Canadian father challenges public transport restriction

family law

A Canadian father has launched a legal challenge against the government after he was told that his children could not take a bus to school alone.

Over the course of a month Adrian Crook, from Vancouver in British Columbia, taught four of his five young children how to navigate the city bus route from their home to their school.

The four are between seven and 11 years old and Crook wanted them to realise that they did not have to rely on a car for transportation. Their father accompanied them on every journey for weeks until he was confident that they knew how to be safe and could recognise the stops.

However, child services in British Columbia started an investigation into the matter after they received an anonymous complaint about the unsupervised children. This inquiry took the form of home visits and separate interviews with Mr Crook and each of his children.

Only three Canadian provinces – Ontario, Quebec and New Brunswick – have laws which dictate the minimum age a child can be left alone. Despite not living in one of those provinces, Crook was told his children could not continue travelling to school alone. He was advised that it was likely “a court would find that protection concerns do arise”.

Now he has launched a challenge against the Ministry of Children and Family Development’s ruling. In a blog post Mr Crook claimed that he simply wanted to “raise capable, independent humans who prioritize sustainability and safety above the perceived convenience of cars”.  In the time since he taught his children about public transport, none of them had “so much as shed a tear, let alone been hurt”. The four of them “have even become friends with the bus drivers” he added.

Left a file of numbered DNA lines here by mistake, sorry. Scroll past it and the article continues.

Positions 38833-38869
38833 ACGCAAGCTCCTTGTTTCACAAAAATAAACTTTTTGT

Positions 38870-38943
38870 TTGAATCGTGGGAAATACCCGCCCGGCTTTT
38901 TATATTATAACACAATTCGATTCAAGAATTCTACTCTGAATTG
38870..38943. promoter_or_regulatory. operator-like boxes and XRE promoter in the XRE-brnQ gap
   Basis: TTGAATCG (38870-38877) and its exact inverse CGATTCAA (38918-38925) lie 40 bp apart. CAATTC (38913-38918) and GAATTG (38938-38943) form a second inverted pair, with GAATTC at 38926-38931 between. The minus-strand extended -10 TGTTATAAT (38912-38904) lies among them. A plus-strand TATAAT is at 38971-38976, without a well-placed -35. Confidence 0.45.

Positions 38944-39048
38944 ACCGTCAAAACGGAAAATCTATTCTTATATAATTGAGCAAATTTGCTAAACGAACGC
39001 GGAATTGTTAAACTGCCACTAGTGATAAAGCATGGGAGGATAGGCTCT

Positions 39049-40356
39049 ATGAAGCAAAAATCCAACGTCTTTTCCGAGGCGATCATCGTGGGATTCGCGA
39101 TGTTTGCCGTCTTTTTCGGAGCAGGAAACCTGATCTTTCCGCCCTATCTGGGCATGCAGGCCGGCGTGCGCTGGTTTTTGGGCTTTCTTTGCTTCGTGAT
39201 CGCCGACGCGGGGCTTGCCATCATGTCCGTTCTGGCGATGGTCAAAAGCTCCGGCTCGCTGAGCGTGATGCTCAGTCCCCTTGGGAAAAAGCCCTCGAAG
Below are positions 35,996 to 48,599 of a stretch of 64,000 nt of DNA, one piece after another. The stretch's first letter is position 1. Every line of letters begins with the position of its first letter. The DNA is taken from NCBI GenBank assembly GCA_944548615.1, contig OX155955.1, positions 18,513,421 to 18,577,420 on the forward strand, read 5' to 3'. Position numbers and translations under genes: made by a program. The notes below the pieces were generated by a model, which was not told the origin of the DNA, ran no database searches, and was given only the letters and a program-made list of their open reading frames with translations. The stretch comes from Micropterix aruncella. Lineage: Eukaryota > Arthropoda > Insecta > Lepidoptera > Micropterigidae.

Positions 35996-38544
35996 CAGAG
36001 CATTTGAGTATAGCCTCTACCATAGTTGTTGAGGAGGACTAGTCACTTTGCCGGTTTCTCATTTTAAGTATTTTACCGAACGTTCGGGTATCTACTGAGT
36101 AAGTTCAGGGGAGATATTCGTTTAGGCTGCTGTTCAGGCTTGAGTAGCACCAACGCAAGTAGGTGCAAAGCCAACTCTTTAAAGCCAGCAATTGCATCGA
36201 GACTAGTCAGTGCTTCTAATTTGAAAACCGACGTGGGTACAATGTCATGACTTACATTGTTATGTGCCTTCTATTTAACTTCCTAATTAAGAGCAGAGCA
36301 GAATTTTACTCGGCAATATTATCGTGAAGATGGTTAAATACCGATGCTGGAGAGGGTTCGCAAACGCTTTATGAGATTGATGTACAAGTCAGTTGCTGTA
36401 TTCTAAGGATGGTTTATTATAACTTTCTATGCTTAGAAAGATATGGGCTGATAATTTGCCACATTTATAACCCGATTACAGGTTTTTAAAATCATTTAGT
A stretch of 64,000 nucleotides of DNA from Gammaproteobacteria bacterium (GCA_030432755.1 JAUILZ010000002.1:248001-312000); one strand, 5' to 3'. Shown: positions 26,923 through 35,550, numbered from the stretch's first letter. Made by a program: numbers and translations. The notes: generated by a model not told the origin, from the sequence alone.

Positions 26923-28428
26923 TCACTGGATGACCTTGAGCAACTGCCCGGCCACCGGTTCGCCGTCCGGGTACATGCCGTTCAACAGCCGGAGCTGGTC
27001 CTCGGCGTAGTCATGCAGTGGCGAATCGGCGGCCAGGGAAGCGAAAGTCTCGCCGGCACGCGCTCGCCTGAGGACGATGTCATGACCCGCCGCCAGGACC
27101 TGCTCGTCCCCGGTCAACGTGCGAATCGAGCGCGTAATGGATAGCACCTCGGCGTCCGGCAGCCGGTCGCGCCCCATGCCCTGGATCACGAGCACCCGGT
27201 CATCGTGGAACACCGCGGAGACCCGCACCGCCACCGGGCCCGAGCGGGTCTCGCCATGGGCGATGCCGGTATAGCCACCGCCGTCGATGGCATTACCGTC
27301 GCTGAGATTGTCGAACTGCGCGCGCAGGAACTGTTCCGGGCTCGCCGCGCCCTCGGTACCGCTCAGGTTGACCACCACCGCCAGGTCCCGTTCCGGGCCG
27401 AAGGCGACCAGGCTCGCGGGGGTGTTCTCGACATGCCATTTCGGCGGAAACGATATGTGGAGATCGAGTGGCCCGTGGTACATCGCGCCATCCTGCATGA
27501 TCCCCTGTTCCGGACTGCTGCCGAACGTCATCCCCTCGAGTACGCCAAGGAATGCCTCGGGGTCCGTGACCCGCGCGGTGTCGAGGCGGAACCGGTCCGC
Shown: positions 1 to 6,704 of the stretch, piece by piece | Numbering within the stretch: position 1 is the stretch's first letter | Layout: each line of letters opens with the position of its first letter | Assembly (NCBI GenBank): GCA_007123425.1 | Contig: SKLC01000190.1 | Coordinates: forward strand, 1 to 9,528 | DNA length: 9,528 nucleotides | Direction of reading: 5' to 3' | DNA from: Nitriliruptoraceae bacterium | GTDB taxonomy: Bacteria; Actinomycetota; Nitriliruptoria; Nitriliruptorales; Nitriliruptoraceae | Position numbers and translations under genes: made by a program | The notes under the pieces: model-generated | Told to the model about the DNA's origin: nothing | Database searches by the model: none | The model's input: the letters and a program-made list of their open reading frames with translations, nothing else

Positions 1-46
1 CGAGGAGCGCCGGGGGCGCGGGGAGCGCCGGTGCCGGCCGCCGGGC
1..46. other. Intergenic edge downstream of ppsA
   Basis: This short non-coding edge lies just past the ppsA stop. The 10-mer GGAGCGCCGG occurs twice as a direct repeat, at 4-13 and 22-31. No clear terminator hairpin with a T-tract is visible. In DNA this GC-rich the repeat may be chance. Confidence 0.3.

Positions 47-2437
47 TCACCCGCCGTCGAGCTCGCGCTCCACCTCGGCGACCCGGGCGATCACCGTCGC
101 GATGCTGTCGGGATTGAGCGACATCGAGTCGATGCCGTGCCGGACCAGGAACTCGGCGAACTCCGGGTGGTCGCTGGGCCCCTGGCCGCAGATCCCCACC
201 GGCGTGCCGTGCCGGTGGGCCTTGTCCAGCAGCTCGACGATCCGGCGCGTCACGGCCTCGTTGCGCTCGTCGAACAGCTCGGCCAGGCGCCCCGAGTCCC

The government’s ruling was an example of “a ‘Cover Your Ass’ culture” he wrote, as even with trivial issues like this one “the [Ministry] cannot condone it, lest they be responsible for future issues”. His family’s “freedom of mobility has been dramatically restricted for little reason beyond the complaint of an anonymous person” and the government’s response encourages a parenting style that “robs our children of agency, independence, and responsibility” he claimed.

Until his challenge is heard, Mr Crook said he will not leave his children unsupervised for any reason. He wrote that he does not want to risk losing custody, which he currently shares on a 50/50 basis with his ex-wife.

Photo by Edna Winti via Flickr under a Creative Commons licence.

Stowe Family Law Web Team

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